It simply saves in the generic itemname<newline>data<newline>itemname<newline>data<newline> order then reads the file back in and replaces every odd occrance of a 10 (linefeed) with a 61 =, and saves the file again, leaving you with itemname=data<newline>itemname=data<newline> etc etc. (oh and i added the ini header if its needed i wasnt sure).

Its considerably faster smile

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#135247 - 11/11/05 04:26 PM Re: Sorting Hash Tables
Riamus2 Offline
Planetary brain

Registered: 13/10/04
Posts: 8327
Loc: MA, USA
No no... I like your original method and I'm using that from now on. I was just commenting that it would be nice for a simple /hsave -?? to be used to get a format that /filter will easily handle without extra coding. smile
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#135248 - 11/11/05 09:03 PM Re: Sorting Hash Tables
DaveC Offline
Planetary brain

Registered: 26/09/03
Posts: 4230
I see what you mean, well thats not much code (the second one) and it would allow you to manipulate the stuff using filter and reinstert/refrence it at a later date.

The orginal way, while usefull, has one draw back, the hsave -n -> filter -n must be done imediately proir to your access of the hashtable and you aslo have to take care how you access your values, say you were wanting to sort the data into highest to lowest and then delete the lowest 50% of the scores, well u need to
hsave -n to get the data
filter -n to sort into smallest to largest order and get the line numbers added
delete 2nd half of the file (the top 50%)
filter the file in to linenumber order highest first
loop through that file deleting said $hget(ht,N).item's

The items would need to be deleted from the highest number becuase any changes you start making to the file effect the accuaracy of the linenumbers matching to the N value

like if u wanted to delete lines 1 3 5 of a file, you actually delete lines 1 then 2 then 3, becuase the line numbers change when u delete one.

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#135249 - 11/11/05 09:13 PM Re: Sorting Hash Tables
Riamus2 Offline
Planetary brain

Registered: 13/10/04
Posts: 8327
Loc: MA, USA
Delete in reverse. smile

That's actually how we work out trivia question deleting setup. We delete from the bottom up.

Anyhow, I'll keep both in mind. I don't plan on deleting anything... just getting the top listing, so I'll just leave the first one you gave in the script this time.

Thanks.
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#135250 - 12/11/05 12:59 PM Re: Sorting Hash Tables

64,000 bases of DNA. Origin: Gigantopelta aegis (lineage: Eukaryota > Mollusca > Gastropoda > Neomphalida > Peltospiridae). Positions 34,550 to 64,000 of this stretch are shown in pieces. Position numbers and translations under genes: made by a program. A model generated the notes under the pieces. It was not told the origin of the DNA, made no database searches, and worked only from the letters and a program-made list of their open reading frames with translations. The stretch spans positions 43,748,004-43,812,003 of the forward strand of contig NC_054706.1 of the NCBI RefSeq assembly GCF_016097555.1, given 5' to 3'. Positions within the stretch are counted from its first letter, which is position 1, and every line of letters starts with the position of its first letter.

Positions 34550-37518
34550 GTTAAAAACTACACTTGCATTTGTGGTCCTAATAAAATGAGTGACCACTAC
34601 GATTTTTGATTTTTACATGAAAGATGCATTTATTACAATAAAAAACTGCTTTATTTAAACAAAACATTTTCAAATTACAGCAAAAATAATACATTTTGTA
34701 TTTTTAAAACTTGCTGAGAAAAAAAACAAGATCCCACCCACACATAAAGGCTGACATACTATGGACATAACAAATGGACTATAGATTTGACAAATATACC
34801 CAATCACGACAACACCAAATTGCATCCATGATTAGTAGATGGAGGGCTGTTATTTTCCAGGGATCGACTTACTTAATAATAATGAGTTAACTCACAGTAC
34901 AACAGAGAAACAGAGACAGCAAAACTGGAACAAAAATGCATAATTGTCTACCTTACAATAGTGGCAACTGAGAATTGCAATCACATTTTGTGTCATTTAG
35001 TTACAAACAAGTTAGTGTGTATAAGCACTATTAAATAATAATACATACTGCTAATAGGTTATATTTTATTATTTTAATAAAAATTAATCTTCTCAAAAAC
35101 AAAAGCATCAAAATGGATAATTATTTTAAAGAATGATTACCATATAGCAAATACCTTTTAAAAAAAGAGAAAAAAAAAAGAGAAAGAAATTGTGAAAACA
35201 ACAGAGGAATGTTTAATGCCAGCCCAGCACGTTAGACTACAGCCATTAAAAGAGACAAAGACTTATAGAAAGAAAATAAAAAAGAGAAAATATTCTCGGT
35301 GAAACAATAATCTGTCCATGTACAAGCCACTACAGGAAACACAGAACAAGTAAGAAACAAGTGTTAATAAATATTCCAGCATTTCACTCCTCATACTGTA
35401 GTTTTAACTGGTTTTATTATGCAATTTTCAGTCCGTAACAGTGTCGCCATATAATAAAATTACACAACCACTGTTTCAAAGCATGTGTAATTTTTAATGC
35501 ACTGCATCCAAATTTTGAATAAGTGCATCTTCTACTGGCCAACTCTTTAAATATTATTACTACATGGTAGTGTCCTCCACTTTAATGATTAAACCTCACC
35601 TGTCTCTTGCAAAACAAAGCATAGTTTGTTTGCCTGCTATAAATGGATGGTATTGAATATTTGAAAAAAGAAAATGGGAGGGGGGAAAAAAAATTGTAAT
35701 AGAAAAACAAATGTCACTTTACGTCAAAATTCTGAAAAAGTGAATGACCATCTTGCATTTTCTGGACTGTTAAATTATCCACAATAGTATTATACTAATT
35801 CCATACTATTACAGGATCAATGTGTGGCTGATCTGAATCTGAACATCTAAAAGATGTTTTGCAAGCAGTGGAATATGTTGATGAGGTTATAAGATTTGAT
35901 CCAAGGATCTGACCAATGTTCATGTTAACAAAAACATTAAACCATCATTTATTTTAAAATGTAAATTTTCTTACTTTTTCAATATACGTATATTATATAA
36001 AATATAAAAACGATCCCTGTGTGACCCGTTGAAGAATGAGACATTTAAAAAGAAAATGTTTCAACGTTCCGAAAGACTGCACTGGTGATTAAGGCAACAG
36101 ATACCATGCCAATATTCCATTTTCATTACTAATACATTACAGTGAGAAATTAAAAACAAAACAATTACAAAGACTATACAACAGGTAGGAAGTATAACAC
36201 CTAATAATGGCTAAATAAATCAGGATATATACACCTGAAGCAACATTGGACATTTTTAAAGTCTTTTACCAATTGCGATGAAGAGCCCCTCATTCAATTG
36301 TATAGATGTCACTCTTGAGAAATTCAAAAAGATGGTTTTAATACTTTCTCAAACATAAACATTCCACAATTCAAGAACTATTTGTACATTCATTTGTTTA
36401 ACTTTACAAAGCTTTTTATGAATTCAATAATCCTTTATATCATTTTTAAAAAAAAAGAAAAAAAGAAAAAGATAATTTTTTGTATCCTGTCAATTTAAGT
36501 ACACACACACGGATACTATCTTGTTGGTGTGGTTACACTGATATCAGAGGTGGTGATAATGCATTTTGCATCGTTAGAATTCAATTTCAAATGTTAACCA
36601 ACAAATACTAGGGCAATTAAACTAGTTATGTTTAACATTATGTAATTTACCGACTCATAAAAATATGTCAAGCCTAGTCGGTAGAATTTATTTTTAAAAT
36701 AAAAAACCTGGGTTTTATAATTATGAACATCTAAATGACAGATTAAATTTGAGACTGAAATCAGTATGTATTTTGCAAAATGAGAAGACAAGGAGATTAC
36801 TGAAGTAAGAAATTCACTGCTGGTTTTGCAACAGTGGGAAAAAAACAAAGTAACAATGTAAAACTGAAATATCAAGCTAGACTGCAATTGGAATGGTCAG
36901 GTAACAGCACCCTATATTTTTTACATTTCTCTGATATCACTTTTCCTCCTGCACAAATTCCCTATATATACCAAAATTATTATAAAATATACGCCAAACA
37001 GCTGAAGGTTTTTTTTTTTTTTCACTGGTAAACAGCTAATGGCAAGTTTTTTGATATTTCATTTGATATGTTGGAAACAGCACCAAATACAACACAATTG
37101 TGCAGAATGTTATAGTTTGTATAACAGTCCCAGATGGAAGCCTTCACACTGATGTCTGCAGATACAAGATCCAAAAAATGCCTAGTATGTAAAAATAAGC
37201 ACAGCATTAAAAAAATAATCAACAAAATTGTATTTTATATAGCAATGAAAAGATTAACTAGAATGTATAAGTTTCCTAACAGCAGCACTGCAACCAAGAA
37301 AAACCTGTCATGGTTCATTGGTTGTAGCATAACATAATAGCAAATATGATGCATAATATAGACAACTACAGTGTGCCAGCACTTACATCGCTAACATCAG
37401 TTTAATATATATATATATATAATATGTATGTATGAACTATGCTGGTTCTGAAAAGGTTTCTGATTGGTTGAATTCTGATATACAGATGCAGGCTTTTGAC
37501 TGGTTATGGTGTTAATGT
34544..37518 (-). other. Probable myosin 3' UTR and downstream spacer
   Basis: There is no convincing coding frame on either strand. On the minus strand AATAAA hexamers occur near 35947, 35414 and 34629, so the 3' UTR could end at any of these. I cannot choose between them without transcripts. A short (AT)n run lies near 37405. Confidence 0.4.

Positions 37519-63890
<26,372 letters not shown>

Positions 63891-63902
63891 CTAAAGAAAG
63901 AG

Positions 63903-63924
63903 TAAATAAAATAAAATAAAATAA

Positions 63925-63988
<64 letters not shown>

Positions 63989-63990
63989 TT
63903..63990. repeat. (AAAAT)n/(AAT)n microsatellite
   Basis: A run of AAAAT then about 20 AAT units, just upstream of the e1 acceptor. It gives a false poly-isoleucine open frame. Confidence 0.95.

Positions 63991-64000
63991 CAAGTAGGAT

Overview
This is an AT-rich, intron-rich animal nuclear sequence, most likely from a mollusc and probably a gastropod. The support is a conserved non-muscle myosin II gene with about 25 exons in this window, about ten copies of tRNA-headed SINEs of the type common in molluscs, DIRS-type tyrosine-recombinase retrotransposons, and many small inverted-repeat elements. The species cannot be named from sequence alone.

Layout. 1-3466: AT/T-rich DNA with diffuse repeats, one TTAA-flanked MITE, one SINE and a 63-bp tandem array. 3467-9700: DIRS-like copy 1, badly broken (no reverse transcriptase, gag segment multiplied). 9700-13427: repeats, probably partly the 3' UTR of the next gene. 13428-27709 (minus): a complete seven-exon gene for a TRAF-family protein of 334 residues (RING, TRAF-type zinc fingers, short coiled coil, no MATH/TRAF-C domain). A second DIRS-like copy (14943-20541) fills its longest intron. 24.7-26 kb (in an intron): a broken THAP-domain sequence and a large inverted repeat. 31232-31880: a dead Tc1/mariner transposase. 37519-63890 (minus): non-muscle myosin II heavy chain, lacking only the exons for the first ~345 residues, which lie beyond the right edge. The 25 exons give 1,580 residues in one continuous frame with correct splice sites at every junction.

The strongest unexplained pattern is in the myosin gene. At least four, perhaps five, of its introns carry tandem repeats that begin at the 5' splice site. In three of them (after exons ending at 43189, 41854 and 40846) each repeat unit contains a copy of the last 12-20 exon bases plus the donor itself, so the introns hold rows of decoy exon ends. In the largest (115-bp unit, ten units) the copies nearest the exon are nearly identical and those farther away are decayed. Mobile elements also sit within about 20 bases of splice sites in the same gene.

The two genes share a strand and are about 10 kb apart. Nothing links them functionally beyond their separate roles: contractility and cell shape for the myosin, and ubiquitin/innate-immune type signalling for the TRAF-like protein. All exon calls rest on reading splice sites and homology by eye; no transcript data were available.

Kelder Offline
Hoopy frood

Registered: 12/04/03
Posts: 701
Loc: Leuven, Belgium
It's the other way around actually :tongue: If you wanted to delete lines 1,2,3 then just delete line1 3 times, if you want to delete lines 1,3,5 then delete lines 1,2,3, if you delete lines 1,3,5, then you have actually deleted lines 1,4,7 smile

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#135251 - 13/11/05 12:59 AM Re: Sorting Hash Tables
DaveC Offline
Planetary brain

Registered: 26/09/03
Posts: 4230
My original statment.
like if u wanted to delete lines 1 3 5 of a file, you actually delete lines 1 then 2 then 3, becuase the line numbers change when u delete one.

Quote:
It's the other way around actually :tongue:

ummm no

Quote:
If you wanted to delete lines 1,2,3 then just delete line1 3 times

Not relevant.

Quote:
if you want to delete lines 1,3,5 then delete lines 1,2,3

Just what i said!

Quote:
if you delete lines 1,3,5, then you have actually deleted lines 1,4,7 smile

Yes precisely what i was saying.

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#135252 - 13/11/05 10:20 AM Re: Sorting Hash Tables
Kelder Offline
Hoopy frood

Registered: 12/04/03
Posts: 701
Loc: Leuven, Belgium
Oh, well, I read it correctly, just understood it wrong crazy
I reasoned:
"If you wanted to delete 1,3,5 (and thus delete those lines), you actually delete lines 1 then 2 then 3"
where you mean
"like if u wanted to delete lines 1 3 5 of a file, you should actually delete lines 1 then 2 then 3"

Oh well, misunderstandings happen, hopefully everyone understands now. (And if they don't, try stuff out then)